Sid Haig, Star of The Devil’s Rejects and More, Dies at Age 80
Character actor Sid Haig, best known for appearing in Rob Zombie’s horror films but who boasted an extensive forty year career, has passed away at the age of 80. His wife Susan L. Oberg made the announcement via Instagram, revealing his passing after an extended hospital stay.
“On Saturday, September 21, 2019, my light, my heart, my true love, my King, the other half of my soul, Sidney, passed from this realm on to the next. He has returned to the Universe, a shining star in her heavens. He was my angel, my husband, my best friend and always will be. He adored his family, his friends and his fans. This came as a shock to all of us. We, as a family, are asking that our privacy and time to mourn be respected.”
Born in 1939, Haig’s acting career began when he worked with exploitation filmmaker Jack Hill, who he worked with on blaxpoloitation features like Spider Baby, Coffy and Foxy Brown. Haig went on to appear in a number of television shows throughout the 1960s and 70s, playing one of the “heavies” on shows like The Untouchables, Batman, Star Trek, Point Blank, The Man from U.N.C.L.E., Gunsmoke, Get Smart, Mission: Impossible, Charlie’s Angels, The Dukes of Hazard, T.J. Hooker, Fantasy Island, The A-Team, The Fall Guy, Hill Street Blues, and MacGyver. He went on to briefly retire in the 1990s, but was coaxed out for a role in Quentin Tarantino’s Jackie Brown, reuniting with his Coffy and Foxy Brown co-star Pam Grier.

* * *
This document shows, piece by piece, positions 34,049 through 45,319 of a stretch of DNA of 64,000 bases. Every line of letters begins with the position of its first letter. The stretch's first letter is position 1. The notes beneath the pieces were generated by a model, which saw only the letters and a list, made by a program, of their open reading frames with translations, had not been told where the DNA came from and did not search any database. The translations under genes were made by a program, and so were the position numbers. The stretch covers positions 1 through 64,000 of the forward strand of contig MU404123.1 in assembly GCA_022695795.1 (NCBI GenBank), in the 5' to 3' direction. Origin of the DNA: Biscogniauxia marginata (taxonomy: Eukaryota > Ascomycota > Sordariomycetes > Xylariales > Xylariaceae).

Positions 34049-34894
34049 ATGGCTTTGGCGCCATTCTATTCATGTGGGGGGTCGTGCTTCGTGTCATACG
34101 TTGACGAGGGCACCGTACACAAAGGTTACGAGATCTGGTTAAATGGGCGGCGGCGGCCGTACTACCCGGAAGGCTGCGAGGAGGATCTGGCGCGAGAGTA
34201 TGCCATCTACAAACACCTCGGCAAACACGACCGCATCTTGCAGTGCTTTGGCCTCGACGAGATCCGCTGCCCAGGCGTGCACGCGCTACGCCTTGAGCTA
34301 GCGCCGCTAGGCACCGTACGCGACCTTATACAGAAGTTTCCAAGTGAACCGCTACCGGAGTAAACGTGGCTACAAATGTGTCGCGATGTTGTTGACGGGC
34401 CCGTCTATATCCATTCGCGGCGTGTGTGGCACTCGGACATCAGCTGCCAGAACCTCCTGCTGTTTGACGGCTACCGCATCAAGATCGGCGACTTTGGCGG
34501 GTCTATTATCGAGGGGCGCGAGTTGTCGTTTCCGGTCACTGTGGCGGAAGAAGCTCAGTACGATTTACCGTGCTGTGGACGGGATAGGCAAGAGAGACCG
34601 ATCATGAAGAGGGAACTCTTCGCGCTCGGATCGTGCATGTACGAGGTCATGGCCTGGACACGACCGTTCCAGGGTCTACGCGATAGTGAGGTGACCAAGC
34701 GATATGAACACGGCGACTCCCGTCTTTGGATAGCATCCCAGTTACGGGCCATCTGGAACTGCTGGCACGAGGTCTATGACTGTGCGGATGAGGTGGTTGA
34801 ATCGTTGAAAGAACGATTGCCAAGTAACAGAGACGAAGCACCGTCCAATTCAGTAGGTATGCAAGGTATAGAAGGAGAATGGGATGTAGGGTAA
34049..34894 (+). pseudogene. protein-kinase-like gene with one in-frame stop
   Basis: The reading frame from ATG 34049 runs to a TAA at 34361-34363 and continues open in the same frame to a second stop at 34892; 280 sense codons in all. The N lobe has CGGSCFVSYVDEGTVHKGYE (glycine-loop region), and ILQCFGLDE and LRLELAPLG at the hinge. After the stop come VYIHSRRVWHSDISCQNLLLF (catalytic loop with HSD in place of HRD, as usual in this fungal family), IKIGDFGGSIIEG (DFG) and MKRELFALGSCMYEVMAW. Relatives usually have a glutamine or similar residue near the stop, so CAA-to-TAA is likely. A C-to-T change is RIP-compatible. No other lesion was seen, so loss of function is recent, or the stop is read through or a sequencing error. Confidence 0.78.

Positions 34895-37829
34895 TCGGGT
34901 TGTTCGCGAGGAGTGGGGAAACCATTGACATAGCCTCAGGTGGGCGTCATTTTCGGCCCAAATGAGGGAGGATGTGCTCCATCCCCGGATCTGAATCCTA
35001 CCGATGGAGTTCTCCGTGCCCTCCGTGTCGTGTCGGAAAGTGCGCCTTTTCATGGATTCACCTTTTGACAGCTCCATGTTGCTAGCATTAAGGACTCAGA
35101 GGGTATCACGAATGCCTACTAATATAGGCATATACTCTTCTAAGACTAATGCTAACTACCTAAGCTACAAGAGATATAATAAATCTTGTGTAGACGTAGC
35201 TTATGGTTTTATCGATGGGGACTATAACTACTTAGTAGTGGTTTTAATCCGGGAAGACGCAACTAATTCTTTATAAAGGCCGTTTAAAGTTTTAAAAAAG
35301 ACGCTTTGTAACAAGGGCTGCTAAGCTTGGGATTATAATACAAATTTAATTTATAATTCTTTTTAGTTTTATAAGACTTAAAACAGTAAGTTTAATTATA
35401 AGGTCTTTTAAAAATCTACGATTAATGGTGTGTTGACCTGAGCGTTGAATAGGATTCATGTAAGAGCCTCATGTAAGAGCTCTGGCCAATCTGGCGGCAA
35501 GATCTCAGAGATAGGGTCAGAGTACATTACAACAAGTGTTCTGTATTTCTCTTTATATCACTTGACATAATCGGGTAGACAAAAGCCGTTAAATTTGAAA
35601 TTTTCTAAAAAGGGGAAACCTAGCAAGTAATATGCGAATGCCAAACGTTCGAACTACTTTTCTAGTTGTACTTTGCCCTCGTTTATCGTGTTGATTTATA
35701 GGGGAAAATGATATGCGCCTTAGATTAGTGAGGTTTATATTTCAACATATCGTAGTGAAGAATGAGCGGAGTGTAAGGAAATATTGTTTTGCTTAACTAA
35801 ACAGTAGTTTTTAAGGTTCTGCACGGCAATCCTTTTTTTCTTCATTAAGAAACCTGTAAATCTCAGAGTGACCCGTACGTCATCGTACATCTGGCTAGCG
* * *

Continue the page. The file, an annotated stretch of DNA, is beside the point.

The early 2000s brought Haig back into acting and saw his career gain new life after he appeared as the sadistic and hilarious killer Captain Spaulding in Rob Zombie’s 2003 directorial debut House of 1,000 Corpses. Haig went on to reprise the role in the 2005 sequel The Devil’s Rejects and a brief appearance in this year’s 3 From Hell. Zombie and Haig also collaborated on his 2007 remake of Halloween and his 2012 Blumhouse feature The Lords of Salem. Other feature credits for Haig in the 2000s include an appearance in Quentin Tarantino’s Kill Bill: Vol. 2, 2015’s Bone Tomahawk, and many more.
(Photo by Albert L. Ortega/Getty Images)